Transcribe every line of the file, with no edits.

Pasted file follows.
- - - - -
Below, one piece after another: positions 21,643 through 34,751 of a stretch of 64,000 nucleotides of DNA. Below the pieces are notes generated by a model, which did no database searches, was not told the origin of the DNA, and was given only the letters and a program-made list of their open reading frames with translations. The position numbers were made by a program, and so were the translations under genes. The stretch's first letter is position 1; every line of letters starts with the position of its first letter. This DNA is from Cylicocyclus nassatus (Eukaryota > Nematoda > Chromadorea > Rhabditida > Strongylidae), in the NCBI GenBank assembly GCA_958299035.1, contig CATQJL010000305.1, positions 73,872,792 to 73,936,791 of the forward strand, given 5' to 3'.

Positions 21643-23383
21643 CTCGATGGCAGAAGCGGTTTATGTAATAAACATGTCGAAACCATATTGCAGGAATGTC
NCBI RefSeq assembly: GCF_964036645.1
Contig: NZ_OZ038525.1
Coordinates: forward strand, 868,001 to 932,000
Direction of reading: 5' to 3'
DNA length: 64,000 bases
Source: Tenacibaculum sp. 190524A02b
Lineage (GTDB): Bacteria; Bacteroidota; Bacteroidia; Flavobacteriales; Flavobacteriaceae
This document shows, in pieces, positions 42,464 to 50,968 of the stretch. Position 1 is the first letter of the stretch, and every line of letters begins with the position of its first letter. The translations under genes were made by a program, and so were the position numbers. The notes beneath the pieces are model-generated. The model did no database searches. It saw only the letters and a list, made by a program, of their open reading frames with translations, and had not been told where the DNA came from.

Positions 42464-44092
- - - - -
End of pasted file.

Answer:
Below, one piece after another: positions 21,643 through 34,751 of a stretch of 64,000 nucleotides of DNA. Below the pieces are notes generated by a model, which did no database searches, was not told the origin of the DNA, and was given only the letters and a program-made list of their open reading frames with translations. The position numbers were made by a program, and so were the translations under genes. The stretch's first letter is position 1; every line of letters starts with the position of its first letter. This DNA is from Cylicocyclus nassatus (Eukaryota > Nematoda > Chromadorea > Rhabditida > Strongylidae), in the NCBI GenBank assembly GCA_958299035.1, contig CATQJL010000305.1, positions 73,872,792 to 73,936,791 of the forward strand, given 5' to 3'.

Positions 21643-23383
21643 CTCGATGGCAGAAGCGGTTTATGTAATAAACATGTCGAAACCATATTGCAGGAATGTC
NCBI RefSeq assembly: GCF_964036645.1
Contig: NZ_OZ038525.1
Coordinates: forward strand, 868,001 to 932,000
Direction of reading: 5' to 3'
DNA length: 64,000 bases
Source: Tenacibaculum sp. 190524A02b
Lineage (GTDB): Bacteria; Bacteroidota; Bacteroidia; Flavobacteriales; Flavobacteriaceae
This document shows, in pieces, positions 42,464 to 50,968 of the stretch. Position 1 is the first letter of the stretch, and every line of letters begins with the position of its first letter. The translations under genes were made by a program, and so were the position numbers. The notes beneath the pieces are model-generated. The model did no database searches. It saw only the letters and a list, made by a program, of their open reading frames with translations, and had not been told where the DNA came from.

Positions 42464-44092